This post is part of a feature in which we wonder whatever happened to some notorious financial felons. See all 17.
Ah, for the simple days of the 1980s. Way back then, the crimes of greedy traders were obvious and unambiguous, and the crooks had the decency to look the part. Few played the role of the greedy financier as well as Ivan Boesky, who went all the way from immigrant's son to millionaire investor to disgraced jailbird. I only wish our current financial crooks played their parts as well.
Ivan Frederick Boesky rose to fame and fortune taking huge positions in companies that were soon to be taken over. He was quite successful during the merger mania that drove the 1980s boom market, and by 1986 he was worth over $200 million, which was real money back before hedge funds took over the world. The only problem was that he was trading on inside information, which while enormously profitable has the distinct disadvantage of being completely illegal.
Boesky was not subtle in his approach, often buying tens of thousands of shares in a company at a premium just days before the company announced a takeover. The share price would jump and Boesky would quickly cash out. The typically somnambulant SEC eventually took notice, and Boesky was caught red-handed in 1986 and charged with stock manipulation and insider trading. He paid a fine of $100 million and spent nearly two years in the (minimum security) slammer. He also sang like a bird to the SEC, providing enough information about crooked dealings on Wall Street to almost single-handedly bring the 1980s boom to an end.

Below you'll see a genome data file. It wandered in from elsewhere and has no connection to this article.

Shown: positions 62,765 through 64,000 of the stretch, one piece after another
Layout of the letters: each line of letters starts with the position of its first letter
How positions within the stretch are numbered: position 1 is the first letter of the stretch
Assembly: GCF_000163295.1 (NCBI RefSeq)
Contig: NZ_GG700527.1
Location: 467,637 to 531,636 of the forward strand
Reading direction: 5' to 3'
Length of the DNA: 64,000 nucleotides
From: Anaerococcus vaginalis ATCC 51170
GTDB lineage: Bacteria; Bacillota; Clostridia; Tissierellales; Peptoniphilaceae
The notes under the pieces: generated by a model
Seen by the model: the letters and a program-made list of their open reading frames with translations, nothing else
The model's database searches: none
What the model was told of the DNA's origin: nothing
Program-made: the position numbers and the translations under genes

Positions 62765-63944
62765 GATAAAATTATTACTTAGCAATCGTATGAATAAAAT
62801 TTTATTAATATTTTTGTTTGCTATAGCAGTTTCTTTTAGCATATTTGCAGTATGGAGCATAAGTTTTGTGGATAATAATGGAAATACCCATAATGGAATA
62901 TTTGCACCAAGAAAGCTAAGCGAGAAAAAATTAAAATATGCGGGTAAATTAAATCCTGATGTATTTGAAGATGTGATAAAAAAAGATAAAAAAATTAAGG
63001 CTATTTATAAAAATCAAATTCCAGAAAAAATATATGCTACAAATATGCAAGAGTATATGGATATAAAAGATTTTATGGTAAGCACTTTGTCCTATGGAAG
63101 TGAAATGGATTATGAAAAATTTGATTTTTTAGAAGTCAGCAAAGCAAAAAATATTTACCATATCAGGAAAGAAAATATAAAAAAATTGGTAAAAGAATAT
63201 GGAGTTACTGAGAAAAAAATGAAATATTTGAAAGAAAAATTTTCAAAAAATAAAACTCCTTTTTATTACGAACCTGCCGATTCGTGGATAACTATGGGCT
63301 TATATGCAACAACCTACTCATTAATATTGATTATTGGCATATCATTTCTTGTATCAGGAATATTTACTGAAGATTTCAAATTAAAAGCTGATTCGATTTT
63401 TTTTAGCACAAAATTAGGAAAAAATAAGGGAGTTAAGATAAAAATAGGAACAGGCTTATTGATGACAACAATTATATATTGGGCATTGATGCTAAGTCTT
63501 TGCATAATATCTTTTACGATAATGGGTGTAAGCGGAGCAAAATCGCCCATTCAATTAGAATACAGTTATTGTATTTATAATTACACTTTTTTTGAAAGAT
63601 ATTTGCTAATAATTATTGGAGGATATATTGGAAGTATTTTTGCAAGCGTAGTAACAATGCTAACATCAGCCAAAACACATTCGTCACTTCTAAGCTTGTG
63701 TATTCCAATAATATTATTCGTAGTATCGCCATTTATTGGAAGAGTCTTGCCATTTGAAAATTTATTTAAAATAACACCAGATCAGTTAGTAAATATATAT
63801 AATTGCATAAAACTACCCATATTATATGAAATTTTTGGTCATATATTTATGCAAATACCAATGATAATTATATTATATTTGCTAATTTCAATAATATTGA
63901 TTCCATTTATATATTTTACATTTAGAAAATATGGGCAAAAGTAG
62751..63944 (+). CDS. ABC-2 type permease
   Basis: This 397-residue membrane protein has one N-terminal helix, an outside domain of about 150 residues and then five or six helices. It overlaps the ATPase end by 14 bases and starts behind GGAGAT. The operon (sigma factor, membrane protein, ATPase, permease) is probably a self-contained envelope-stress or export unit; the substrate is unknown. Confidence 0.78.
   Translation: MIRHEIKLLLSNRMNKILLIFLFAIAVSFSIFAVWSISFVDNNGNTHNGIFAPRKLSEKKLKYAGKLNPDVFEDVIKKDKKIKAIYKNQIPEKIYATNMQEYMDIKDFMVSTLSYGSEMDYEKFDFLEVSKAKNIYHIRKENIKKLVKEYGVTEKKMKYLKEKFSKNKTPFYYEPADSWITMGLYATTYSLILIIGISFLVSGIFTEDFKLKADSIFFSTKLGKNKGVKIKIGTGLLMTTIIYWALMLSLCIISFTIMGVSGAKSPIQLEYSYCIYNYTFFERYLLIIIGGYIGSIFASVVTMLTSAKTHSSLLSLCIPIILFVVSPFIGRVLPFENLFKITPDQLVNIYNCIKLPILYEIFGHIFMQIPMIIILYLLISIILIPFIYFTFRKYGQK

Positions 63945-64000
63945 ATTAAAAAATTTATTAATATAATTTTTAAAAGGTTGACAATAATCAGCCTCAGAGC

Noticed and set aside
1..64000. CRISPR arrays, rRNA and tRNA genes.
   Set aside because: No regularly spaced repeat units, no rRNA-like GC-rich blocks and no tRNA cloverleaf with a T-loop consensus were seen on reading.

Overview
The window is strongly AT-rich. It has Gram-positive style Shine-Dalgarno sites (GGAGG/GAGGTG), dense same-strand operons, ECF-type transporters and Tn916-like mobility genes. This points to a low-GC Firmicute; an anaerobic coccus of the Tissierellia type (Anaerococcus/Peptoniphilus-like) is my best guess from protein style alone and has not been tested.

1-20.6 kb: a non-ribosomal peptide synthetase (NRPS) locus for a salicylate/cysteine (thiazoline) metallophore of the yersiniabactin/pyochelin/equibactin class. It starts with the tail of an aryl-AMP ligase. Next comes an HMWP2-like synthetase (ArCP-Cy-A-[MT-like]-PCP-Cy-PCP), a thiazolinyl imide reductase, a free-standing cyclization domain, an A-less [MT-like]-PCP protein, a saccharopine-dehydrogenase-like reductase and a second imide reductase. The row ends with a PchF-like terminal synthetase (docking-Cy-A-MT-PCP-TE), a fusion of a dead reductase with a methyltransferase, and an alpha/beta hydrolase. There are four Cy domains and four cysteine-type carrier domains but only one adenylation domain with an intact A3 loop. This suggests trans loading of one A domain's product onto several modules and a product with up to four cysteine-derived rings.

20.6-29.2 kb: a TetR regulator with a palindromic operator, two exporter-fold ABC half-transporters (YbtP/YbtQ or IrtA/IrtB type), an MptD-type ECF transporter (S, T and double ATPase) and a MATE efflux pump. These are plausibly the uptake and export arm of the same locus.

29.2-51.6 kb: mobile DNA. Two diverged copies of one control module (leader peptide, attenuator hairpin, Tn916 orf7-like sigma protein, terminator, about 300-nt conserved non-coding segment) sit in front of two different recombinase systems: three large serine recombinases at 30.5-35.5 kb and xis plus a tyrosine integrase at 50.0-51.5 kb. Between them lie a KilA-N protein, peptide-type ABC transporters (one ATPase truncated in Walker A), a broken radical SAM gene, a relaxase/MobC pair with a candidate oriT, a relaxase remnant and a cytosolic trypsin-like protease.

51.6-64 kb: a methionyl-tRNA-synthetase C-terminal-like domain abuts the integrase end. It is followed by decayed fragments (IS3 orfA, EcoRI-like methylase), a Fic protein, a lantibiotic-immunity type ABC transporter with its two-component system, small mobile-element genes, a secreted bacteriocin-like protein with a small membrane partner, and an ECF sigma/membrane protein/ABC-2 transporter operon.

Boesky has become a cultural touchstone. He is apparently the inspiration for the Gordon Gecko character in the film Wall Street. Gecko's famous "greed is good" line is a reworking of Boesky's statement, "I think greed is healthy. You can be greedy and still feel good about yourself." Little did Boesky know that his words would be repeated endlessly by Wall Street boosters every time the stock market goes up for more than a few days.
No word on how Boesky is feeling about himself these days, though he claims to have lost everything, including the Beverly Hills Hotel, which he owned for a while in the 1980s. Some believe that Boesky managed to put a few million away overseas and is sitting pretty in southern California. But a blog written by a SUNY business school professor claims that Boesky is broke and has been reduced to living on alimony from his heiress ex-wife. Beats jail, I suppose, but it's a long way down for a former king of finance.